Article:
In fact, the constituency for the voucher system likely will include some of the outlets in which official stories now predominate, since it also could provide them a new revenue stream. As noted, their influence is enormous.

Of course, the enthusiasm from the corporate quarters controlling these outlets will be qualified. Empowering the public to determine which media outlets receive tens of billions of dollars of federal money – i.e. creating something which in reality approximated the proverbial marketplace of ideas – might directly disadvantage corporate news outlets. The reason is that more effective competition from independent news outlets would render the official slant of corporate news outlets more conspicuous. Yet, much of their current appeal rests on the credibility of their claim to objectivity and fairness. Thus, in making the marketplace of ideas more truly competitive, the voucher system probably would cause corporate outlets to lose audience or pressure them to change their behavior in order to avoid such loss. Neither alternative likely would be attractive to most operators of the corporate press.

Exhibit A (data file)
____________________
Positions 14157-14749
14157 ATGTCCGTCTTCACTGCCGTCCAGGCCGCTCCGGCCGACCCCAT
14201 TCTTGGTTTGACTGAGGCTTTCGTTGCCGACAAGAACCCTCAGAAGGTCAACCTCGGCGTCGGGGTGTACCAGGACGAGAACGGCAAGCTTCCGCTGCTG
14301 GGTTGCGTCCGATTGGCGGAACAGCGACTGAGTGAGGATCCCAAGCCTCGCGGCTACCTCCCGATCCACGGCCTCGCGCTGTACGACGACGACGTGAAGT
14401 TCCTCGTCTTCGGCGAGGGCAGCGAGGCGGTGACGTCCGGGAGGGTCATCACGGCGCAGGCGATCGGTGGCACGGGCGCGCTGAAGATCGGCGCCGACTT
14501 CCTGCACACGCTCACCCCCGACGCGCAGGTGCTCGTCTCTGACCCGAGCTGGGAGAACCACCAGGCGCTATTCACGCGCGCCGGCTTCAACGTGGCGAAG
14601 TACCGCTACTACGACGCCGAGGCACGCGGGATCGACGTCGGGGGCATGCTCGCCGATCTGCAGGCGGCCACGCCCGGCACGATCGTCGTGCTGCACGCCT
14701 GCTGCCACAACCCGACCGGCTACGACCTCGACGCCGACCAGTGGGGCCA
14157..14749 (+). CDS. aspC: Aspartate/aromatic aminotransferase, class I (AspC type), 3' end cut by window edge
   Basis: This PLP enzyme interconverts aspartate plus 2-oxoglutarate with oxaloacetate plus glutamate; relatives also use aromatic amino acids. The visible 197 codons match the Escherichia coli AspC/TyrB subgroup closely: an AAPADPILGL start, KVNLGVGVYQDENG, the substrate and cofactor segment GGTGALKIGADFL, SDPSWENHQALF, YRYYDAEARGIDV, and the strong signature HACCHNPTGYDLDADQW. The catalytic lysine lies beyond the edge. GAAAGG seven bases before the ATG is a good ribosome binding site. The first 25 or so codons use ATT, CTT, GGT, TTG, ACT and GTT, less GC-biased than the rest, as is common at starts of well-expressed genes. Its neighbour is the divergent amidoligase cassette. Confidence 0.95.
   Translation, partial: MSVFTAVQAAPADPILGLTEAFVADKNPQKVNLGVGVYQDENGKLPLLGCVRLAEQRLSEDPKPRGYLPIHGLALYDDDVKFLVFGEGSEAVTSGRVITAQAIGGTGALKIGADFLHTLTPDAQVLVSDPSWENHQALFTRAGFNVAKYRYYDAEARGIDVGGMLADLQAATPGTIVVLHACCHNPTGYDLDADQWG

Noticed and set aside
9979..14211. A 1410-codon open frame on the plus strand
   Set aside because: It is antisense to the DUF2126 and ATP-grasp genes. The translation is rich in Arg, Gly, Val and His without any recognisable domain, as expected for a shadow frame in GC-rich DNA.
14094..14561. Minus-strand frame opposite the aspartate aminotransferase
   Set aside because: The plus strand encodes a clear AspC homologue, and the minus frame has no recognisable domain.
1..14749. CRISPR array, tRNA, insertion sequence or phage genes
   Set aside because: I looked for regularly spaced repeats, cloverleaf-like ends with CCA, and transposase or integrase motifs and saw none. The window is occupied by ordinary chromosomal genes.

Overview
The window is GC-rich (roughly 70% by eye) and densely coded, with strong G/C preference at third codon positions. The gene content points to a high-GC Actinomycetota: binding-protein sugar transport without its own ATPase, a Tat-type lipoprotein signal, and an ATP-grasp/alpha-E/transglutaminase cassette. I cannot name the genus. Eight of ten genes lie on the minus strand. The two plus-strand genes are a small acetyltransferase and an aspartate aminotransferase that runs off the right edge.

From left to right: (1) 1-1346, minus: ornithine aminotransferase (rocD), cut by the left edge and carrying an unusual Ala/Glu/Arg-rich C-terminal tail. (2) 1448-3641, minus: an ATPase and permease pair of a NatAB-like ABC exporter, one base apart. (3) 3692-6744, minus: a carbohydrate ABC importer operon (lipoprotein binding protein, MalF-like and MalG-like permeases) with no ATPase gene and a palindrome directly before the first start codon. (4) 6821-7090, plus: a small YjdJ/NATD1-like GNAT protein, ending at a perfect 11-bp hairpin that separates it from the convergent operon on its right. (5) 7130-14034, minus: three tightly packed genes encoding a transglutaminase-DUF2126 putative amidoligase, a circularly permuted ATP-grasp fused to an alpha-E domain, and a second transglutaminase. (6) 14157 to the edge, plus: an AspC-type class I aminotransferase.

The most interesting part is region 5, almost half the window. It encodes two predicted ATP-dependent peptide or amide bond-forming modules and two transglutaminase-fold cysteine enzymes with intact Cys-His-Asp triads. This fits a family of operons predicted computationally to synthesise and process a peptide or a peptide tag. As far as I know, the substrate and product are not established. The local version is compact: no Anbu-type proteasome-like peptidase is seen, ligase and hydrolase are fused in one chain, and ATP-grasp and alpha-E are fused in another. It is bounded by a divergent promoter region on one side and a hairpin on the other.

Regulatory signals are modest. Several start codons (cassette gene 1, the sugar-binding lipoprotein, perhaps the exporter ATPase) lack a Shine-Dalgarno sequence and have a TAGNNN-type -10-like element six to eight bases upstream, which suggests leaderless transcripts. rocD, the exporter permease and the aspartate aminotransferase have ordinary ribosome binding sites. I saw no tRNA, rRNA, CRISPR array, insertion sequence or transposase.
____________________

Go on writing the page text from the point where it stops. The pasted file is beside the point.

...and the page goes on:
Also, as mentioned, the increased strength of independent journalism likely would generate public pressure for government policies and programs which are far less indulgent of the preferences of the corporate and government elites than is now the case. With a strong independent press, the next Iraq-type pretext war might not be politically feasible. Similarly, instead of operating to systematically increase the gap between median and top wage-earners, as do current government policies, e.g., expanding the scope of intellectual property, giving public funds to private banks and obstructing the formation of labor unions, operation of a voucher financed press might result in political pressure yielding policies that reduce the gap.